For people who care about their food

Phnom Penh India, Phnom Penh

Indian food on a table
335 Sisowath Quay
Phnom Penh

Hmm… a restaurant called Phnom Penh India. Guess where it is and what sort of cuisine it serves?

We didn’t actually intend to visit the Phnom Penh India when we set out from our usual home-from-home in the city, the California 2 Guesthouse (which I reviewed for British Expat some time ago). But we didn’t spot the restaurant we had intended to visit, because its name was lost amidst a whole host of other more brightly lit signs on its shopfront. (This seems to be a common problem with restaurants in Cambodia – so many beer signs that the name of the place is overwhelmed.)

Anyway, we were quite happy to give our Plan B a go, so we carried on down Sisowath Quay to Phnom Penh India, a smallish restaurant a little way north of the Foreign Correspondents’ Club and not too far from the California 2’s old premises.

Although it was small, there were plenty of tables available. We chose to sit side by side at two small tables pushed together, giving us a reasonable amount of space to work in. (We couldn’t have comfortably sat opposite each other – it would have meant the waiters squeezing past in the middle of the restaurant.)

We ordered a big bottle of Beer Lao between us. Somewhat unusually, the waiter opened the bottle but, rather than pouring it, he balanced the cap on top of the bottle and left us to pour the beer ourselves. Still, the beer and glasses were cold.

The menu was pretty extensive, though with a couple of amusing typos. For instance, $600 for a vegetable thali seemed rather steep. They hastily confirmed that it was indeed $6.00.

Onion bhajis in a foil-covered basketWe ordered onion bhajis to start, then a vegetable thali (nice to have a selection of different stuff), butter chicken and a prawn curry (the waiter asked us for our preferred heat; we asked for medium), with two chapatis. We also asked for garlic naan, but were reminded that the vegetable thali included a plain naan. We thought that was pretty good service.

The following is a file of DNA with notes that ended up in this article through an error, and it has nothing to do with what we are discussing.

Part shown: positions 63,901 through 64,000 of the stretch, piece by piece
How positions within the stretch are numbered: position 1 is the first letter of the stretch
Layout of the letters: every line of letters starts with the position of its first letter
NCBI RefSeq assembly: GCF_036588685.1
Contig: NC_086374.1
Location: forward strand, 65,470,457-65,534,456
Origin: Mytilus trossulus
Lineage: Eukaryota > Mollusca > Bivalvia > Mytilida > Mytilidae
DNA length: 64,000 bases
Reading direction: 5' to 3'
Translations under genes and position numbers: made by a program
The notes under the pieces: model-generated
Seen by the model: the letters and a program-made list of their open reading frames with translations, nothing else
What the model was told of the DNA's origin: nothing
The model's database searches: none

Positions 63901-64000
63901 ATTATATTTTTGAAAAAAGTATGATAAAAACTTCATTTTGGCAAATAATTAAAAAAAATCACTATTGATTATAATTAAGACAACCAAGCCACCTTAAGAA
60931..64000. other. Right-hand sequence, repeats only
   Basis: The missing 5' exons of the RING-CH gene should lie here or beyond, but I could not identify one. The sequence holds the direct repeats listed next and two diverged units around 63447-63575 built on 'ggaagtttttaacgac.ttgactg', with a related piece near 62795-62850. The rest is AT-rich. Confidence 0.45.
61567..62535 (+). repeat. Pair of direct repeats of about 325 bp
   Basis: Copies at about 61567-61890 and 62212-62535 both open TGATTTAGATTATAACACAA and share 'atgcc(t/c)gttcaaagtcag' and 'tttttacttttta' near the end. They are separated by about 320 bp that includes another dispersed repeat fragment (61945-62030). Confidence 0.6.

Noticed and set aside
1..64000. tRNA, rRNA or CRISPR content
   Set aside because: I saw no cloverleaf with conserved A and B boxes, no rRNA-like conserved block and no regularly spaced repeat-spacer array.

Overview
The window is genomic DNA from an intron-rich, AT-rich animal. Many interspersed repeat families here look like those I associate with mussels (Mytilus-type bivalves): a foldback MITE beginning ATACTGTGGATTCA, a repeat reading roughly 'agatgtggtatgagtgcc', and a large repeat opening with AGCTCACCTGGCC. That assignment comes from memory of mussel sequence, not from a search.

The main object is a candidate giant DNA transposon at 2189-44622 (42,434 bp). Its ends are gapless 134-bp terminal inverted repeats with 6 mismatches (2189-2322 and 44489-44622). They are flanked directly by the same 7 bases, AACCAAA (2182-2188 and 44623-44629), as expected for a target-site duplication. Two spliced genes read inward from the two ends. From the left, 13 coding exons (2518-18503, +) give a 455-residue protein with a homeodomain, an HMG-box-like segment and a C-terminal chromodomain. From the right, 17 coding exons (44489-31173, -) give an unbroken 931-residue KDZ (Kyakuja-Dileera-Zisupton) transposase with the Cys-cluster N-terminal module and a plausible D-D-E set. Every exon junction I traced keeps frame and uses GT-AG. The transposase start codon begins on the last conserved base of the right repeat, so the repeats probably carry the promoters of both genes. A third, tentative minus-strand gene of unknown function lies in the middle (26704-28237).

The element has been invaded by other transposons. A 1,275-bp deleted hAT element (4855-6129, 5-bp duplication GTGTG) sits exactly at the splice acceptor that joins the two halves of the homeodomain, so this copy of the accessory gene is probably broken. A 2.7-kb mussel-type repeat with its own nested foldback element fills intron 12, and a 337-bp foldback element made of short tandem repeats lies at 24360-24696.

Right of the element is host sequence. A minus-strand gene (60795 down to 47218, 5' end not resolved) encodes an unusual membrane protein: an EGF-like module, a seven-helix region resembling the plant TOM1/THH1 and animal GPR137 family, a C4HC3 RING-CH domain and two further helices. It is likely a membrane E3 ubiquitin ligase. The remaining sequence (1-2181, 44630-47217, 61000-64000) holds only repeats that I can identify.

First out came a couple of freebie nibbles – papads and gram flour snacks, with the usual pickle-type accompaniments. The coriander chutney and lime pickle were pretty much as you’d expect. But the pickled onions were massive in comparison to the usual British curry house offerings, and reddish rather than the garish pinky-purple colour you generally get. And instead of the standard mango chutney there was some strange brown stuff which I thought might be tamarind-based.

The onion bhajis arrived fairly promptly. The presentation was nothing special – a basket covered with some rather crumpled tin foil – but they were hot, nicely cooked and had good complexity of taste in terms of spiciness, texture and freshness. Who cares about presentation that much? We were feeding our stomachs, not our eyes.

The butter chicken was really rather nice too. Pleasantly spicy without blowing your head off. We’d asked for medium hot, and that was what we got.

Butter chicken (murgh makhani)

The prawn curry, likewise, was good. Our only mild criticism was that it was lacking depth of flavour. As you can see, they’ve sprinkled a little freshly chopped coriander on top to finish it – but it really needed rather more than that to give it that extra dimension. But the prawns were cleaned and not overcooked.

Prawn curry

The veg thali was large and generally enjoyable. The mixed veg curry, despite its initial appearance, didn’t consist of mutter paneer and was quite nice, if a bit bland. The spinach dish, on the other hand, did seem to be sag paneer rather than the sag aloo we’d expected. But it was enjoyable. The naan bread was excellent, with a slight flakiness and a good flavour. (The two chapatis we’d ordered were nicely prepared too.)

A vegetarian thali (platter)

The grains of the rice were separate and cooked perfectly – it was a bit of a shame that we didn’t have room to eat much of it – and the dal went well with it. The raita was much as you’d expect. The only real let-down on the whole tray was the “salad”, which consisted of a few slices of onion, carrot and cucumber with scored edges. A proper kachumber would have been nicer.

The staff were attentive. Possibly a little overly so – at one time there were three of them watching us like hawks. But then it was rather quiet in there when we visited.

Overall rating: Strong 3½ out of 5
A pretty good place to go if you fancy an Indian while in Phnom Penh. Not the most comfortable of places, but the food is good – sometimes very good.

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